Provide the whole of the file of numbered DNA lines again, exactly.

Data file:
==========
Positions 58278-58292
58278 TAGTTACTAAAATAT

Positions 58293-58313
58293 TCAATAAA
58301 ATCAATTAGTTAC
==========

Positions 58278-58292
58278 TAGTTACTAAAATAT

Positions 58293-58313
58293 TCAATAAA
58301 ATCAATTAGTTAC